FIG. 6 is a schematic block diagram of a testing configuration, according to an embodiment of the present invention.

FIG. 7 is a schematic block diagram of a testing configuration, according to an embodiment of the present invention.

FIG. 8 is a schematic block diagram of a testing configuration, according to an embodiment of the present invention.

FIG. 9 illustrates a probe card contacting the probe or bond pads of multiple dies of a wafer.

DETAILED DESCRIPTION OF THE INVENTION

In order to avoid bonding to a bond pad that has been damaged by the probing process, in a first aspect of the invention a probe pad electrically connected to multiple bond pads is provided. In another aspect of the invention, a sacrificial bond pad is used to test the functional circuitry associated with multiple other bond pads. The probe pad or sacrificial bond pad is used to test the circuits and the other bond pads are not contacted by probe needles during testing. As such, a high quality connection to the bond wire can be achieved, and separation of the bond wire from the bond pads can be avoided or minimized. Thus, a more reliable chip with less field failures is fabricated. In a competitive market where reliability is a distinguishing factor, a reduced failure rate is essential.

Multiplexing or switchably connecting the bond pads and the probe pads allows testing of multiple circuits with a single probe or bond pad. Further, the test pad (either probe or bond) can be located remotely from the circuitry that is being tested. One aspect of the invention includes probe pads located on one side of the die used to test circuit elements on an opposite side and on the ends of the die. This, together with efficient layout of the test pads, allows a single arm of the probe card to test multiple dies at once, according to another aspect of the invention. The probe pads can be used for testing after the regular bond pads are bonded to the package substrate (which is connected directly to an ASIC die or other chips of a multichip module) during final assembly. The probe pads can intern be bonded to external pins. Probe pad location may be conveniently placed for optimized substrate (package) routing that may be far from where the normal bond pads need to be to connect to the ASIC die (or other chips in the package). Thus, the probe pads that were initially used for testing the die may be used as bond pads after subsequent packaging of the die into larger assemblies.

A further aspect of the invention is oversizing of the probe pad relative to the bond pad to ensure that any error in the x-y placement of the probe pins is accommodated and does not result in a false test result.

Many variations in the arrangement of the bond and/or probe pads on an integrated circuit die are within the scope of the present invention. FIGS. 1–3 illustrate three different variations.

Referring to FIG. 1, an integrated circuit die 100 represents any type of integrated circuit die that requires testing, such as, for example, by automated test equipment or an integrated circuit tester. For example, integrated circuit device 100 can be any type of random access memory such as dynamic random access memory (DRAM), static RAM (SRAM), synchronous DRAM (SDRAM), non-volatile RAM (NVRAM), read only memory (ROM), erasable programmable ROM (EPROM), electrically erasable programmable ROM (EEPROM), and flash memory.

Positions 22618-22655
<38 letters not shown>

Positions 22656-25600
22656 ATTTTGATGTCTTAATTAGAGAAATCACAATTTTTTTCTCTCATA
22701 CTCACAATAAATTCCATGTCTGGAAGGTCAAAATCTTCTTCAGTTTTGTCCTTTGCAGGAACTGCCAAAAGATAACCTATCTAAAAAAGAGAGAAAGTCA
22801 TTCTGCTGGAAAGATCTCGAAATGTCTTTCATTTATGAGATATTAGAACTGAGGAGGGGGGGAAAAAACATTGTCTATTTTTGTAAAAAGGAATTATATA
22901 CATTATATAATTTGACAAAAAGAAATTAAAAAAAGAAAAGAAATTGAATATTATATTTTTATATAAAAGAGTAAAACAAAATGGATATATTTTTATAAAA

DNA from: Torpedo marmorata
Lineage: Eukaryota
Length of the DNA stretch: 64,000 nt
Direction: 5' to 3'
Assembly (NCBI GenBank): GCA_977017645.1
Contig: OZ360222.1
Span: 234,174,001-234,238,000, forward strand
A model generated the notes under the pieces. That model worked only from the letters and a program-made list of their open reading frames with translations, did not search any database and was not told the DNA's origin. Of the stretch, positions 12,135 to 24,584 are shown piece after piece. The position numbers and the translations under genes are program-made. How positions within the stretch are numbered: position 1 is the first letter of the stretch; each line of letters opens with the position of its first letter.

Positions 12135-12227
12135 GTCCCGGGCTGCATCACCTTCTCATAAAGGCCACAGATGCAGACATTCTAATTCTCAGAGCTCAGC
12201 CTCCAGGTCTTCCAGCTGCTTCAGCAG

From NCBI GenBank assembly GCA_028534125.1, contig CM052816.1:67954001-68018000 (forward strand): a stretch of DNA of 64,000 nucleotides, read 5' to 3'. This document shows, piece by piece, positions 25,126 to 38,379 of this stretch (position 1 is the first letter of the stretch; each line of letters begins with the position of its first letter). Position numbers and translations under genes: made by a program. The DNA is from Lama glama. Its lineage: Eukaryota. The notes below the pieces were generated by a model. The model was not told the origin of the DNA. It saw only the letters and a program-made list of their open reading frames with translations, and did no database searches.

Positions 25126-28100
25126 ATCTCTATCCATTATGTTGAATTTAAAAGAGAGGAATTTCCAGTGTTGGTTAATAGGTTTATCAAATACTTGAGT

Furthermore, the present invention is applicable to other types of integrated circuit devices. For example, the present invention is also applicable to logic chips, such as gate arrays or programmable logic devices, and processor or specialized chips, such as an application specific integrated circuit (ASIC), a microprocessor, a microcontroller, or a digital signal processor (DSP).

As depicted, integrated circuit die 100 has a number of bond pads 105 (only some of which for clarity are labeled) and probe pads 110 (only one of which for clarity is labeled) on the face of the die. Some bond pads 105 can be located at one edge of the integrated circuit die 100, while other bond pads 105 can be located at an opposite edge of the die 100. In this embodiment, probe pads 110 are shown as being larger than bond pads 105. However, in other embodiments, probe pads 110 may be the same size or larger than bond pads 105. A larger probe pad provides ore margin of error, and thus greater tolerance for misplacement, of a probe pin during testing. A larger probe pad also generally allows for a greater pitch between the probe pads, thus allowing more space between pins in a probe card. Probing involves touching a probe pin to a test pad, which can be either a dedicated probe pad or a bond pad. For the purposes of the application, the term “test pad” refers to either a bond pad or a dedicated probe pad which is used during testing of the integrated circuit die. If a relatively small, dedicated probe pad is used, or if a bond pad is used as a probe pad, the pitch of the probe pads can be around 100 microns, which allows the usage of standard pitch probe cards rather than requiring more expensive, non-standard pitch probe cards.